When Sy Montgomery ventured into the Amazon to unlock the mysteries of the little known pink dolphins, she found ancient whales that plied the Amazon River at dawn and dusk, swam through treetops in flooded forests, and performed underwater ballets with their flexible bodies. But she soon found out that to know the botos, as the dolphins are locally called, you must also know the people who live among them. And so in "Journey of the Pink Dolphins," Montgomery-part naturalist, part poet, part Indiana Jones-winds her way through watery tributaries and riverside villages, searching for botos and hearing the tales of locals who believe these ethereal dolphins are shape-shifters-creatures that emerge from the water as splendidly dressed men or women only to enchant their human onlookers, capture their souls, and then carry them away to the Encante, an underwater world. Montgomery takes readers on four separate journeys, exploring the river-dwelling dolphins' natural history, chronicling their conservation pressures, unraveling their prehistoric roots, and visiting with shamans who delve into the Encante.
World War II was the most devastating conflict in human history, but the tragedy did not end on the battlefields. During the war, Germany--and, later, the Allies--plundered Europe's historic treasures. Between 1939 and 1945, German armed forces roamed from Dunkirk to Stalingrad, looting gold, silver, currency, paintings and other works of art, coins, religious artifacts, and millions of books and other documents. The value of these items, many of which were irreplaceable, is estimated in the billions of dollars. The artwork alone, looted under Hitler's direction, exceeded the combined collections of the Metropolitan Museum, the British Museum, and the Louvre. As the war wound to its conclusion in 1945, occupying forces continued the looting. The story of these celebrated works of art and other vanished treasures--and the mystery of where they went--is a remarkable tale of greed, fraud, deceit, and treachery. Kenneth Alford'sNazi Plunderis the latest word on this fascinating subject.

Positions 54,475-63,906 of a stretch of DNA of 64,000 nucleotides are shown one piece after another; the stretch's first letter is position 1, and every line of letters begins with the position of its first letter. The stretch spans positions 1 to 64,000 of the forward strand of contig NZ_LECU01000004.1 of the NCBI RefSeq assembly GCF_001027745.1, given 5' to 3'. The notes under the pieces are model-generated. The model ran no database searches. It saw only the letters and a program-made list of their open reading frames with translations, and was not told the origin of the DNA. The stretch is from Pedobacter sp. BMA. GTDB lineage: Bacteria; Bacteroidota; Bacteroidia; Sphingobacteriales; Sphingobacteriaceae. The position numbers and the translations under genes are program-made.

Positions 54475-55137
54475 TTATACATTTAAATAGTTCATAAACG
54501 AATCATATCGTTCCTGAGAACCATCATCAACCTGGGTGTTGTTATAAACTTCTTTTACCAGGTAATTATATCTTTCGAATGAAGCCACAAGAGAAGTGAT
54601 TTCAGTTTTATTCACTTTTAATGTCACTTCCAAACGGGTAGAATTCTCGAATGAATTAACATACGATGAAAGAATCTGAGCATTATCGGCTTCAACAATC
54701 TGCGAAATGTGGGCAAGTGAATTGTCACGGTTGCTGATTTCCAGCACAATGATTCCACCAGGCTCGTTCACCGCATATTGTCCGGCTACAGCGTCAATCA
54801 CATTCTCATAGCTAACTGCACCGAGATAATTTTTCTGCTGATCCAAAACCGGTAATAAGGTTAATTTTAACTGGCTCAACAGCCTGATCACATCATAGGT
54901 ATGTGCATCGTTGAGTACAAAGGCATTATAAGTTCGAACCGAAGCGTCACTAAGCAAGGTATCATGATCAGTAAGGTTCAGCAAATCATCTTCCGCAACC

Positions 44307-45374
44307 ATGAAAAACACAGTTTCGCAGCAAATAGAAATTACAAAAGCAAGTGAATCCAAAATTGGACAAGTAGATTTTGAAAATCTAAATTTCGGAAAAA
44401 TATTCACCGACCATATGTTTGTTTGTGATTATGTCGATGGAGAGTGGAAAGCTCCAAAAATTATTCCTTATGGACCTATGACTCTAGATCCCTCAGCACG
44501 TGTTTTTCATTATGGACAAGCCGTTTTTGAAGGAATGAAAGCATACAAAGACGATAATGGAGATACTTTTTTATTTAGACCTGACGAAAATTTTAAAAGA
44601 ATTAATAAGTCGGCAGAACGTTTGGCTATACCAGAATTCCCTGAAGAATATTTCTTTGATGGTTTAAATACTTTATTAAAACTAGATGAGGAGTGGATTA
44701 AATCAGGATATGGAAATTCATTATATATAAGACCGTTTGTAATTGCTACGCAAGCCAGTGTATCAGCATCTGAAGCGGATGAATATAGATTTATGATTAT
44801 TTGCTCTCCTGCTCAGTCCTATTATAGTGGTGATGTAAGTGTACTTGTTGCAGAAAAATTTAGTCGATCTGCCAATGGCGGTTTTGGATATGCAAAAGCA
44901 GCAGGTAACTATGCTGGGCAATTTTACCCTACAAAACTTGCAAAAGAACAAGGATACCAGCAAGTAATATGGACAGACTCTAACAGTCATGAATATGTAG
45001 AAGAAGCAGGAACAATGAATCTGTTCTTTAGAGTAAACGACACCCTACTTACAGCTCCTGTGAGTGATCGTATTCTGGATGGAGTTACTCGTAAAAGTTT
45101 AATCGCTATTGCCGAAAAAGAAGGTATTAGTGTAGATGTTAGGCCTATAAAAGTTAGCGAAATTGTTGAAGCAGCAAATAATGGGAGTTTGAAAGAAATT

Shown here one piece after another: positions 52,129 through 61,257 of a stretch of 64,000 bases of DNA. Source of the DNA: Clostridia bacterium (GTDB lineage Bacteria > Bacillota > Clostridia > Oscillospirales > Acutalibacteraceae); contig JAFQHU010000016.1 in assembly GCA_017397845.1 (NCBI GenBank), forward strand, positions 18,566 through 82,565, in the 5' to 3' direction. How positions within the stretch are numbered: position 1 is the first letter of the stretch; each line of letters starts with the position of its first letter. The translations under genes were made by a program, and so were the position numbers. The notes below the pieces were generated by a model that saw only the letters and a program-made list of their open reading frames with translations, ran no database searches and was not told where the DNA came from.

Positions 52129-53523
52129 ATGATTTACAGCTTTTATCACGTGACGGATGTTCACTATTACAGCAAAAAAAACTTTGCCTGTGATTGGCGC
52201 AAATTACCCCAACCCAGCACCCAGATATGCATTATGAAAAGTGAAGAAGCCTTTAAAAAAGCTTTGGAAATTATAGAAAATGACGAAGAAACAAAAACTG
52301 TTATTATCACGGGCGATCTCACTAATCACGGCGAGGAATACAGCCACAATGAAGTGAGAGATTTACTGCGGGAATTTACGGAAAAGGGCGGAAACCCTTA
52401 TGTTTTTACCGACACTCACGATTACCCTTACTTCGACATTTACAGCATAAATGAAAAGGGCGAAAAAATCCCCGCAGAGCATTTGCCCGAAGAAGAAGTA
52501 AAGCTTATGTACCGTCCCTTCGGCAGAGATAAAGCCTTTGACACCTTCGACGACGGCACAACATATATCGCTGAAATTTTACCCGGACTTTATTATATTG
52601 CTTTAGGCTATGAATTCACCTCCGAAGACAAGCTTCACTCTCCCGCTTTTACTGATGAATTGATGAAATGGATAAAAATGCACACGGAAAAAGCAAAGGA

'Wherever you go and whatever you do, always play a real cool hand. 'Beneath a scorching Florida sun, Boss Godfrey watches the chain gang. Keeps his eye on Cool Hand Luke. War hero, trouble-maker, inspiration to his fellow inmates. And just the man Boss wants to crush. . . Cool Hand Luke is the hard-hitting story of a true original. He'll play it real cool in the face of brutality. He'll always get back up after a beating. He'll eat fifty eggs in an hour, to win a bet. A man who won't conform no matter what it costs. In a powerful new adaptation for the stage by Emma Reeves, based on Donn Pearce's acclaimed novel, and directed by Andrew Loudon, Cool Hand Luke is the raw, uncompromising tale of sticking it to 'The Man'.
Since 1982, sociologist Terry Williams has spent days, weeks, and months "hanging out" with a teenage cocaine ring in cocaine bars, after-hours clubs, on street corners, in crack houses and in their homes. The picture he creates inThe Cocaine Kidsis the story behind the headlines. The lives of these young dealers in the fast lane of the underground economy emerge in depth and color on the pages of this book.